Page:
This is Cakie’s new favorite game. It is the game in which he gets to call someone “Daddy” and they don’t get all weird about it. Especially funny and freightening, is when the exterminator, Ralph, rings the doorbell on his every-other-Tuesday visit, and Cakie exclaims, “Hi Daddy!” (“We didn’t meet at some party, did we?” he whispers to me, both chuckling and slightly fearful.)
He had seen repeated episodes of Dora the Explorah, in which it is her sidekick, Boots’s special day. Boots gets to visit his monkey daddy who is also an architect who designs roller coasters. Cake knows that neither me nor my partner want to be called “Daddy.” He has tried several times, believe me. Though some folks who I dig enjoy that role, it is just not in us particularly, for reasons very similar to those stated very well by Chicory some time ago.
But one day, he decided to take the pretend route. “I Boots.” “You Boots Daddy.” I looked at the little guy. He wants to call somebody Daddy. Whenever he tries with our male friends (or the exterminator) they get all blushy and nervous and clarify things. “No, no. I’m so-and-so’s Daddy,” or “Why don’t you call me Uncle Ralph?” I have this whole big “Some people have a Mommy and a Daddy, and some lucky people like you and your friends so-and-so and so-and-so get to have two Daddys or two Mommies.” I don’t think he’s ready for that speech. He just wants to call someone Daddy.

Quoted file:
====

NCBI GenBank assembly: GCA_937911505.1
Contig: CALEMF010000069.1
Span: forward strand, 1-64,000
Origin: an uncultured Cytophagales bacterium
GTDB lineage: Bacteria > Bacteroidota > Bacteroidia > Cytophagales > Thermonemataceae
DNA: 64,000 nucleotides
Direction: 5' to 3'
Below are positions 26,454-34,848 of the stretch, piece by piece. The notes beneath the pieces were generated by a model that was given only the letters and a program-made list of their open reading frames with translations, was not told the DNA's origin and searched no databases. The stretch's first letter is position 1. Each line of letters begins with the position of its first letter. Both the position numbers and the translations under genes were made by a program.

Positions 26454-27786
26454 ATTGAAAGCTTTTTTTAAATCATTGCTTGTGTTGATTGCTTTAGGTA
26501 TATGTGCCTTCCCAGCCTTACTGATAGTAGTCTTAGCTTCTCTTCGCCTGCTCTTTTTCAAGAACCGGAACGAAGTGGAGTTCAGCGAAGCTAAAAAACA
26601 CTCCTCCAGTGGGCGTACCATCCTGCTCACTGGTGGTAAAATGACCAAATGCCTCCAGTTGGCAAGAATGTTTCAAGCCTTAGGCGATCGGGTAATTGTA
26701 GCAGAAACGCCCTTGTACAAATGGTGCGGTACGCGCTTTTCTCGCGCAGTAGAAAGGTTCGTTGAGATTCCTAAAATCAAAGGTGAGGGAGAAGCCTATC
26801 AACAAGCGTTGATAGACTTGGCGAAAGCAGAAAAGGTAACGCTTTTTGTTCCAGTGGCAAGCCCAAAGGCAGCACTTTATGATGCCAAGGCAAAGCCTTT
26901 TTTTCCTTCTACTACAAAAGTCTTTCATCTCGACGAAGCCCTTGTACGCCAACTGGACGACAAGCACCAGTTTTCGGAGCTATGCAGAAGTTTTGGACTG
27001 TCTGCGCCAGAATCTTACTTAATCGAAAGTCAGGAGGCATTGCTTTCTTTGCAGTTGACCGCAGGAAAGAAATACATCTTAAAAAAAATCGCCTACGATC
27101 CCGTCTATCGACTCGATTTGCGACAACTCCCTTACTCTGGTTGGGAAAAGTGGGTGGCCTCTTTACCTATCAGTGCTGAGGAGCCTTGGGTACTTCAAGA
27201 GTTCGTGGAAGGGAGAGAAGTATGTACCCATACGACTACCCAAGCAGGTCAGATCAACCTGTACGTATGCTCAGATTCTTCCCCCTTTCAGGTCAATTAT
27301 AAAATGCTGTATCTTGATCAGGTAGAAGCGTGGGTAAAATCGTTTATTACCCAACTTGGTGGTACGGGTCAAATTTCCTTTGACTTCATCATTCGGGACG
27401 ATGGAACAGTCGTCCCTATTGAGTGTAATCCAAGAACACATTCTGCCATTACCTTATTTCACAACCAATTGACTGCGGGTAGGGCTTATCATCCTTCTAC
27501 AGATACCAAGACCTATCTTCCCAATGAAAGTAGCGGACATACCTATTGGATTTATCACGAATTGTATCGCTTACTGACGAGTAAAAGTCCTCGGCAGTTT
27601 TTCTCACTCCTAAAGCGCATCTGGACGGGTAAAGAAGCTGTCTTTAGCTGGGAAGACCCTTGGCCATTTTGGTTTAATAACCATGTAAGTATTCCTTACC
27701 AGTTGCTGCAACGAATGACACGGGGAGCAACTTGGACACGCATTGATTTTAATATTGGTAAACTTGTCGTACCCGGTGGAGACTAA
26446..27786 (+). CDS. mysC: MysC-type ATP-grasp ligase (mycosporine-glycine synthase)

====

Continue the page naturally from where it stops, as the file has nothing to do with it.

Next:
So I said, “Ok. I’m Daddy Boots. Do you want a banana, Boots?” Now we play the game a lot. I feel oddly comfortable with it. Mostly because he knows I’m really Mommy. And because it makes him happy. And because I don’t mind pretending to be an architect who designs roller coasters. Cool.
I’m a pregnant Daddy monkey architect. Hopefully just for now.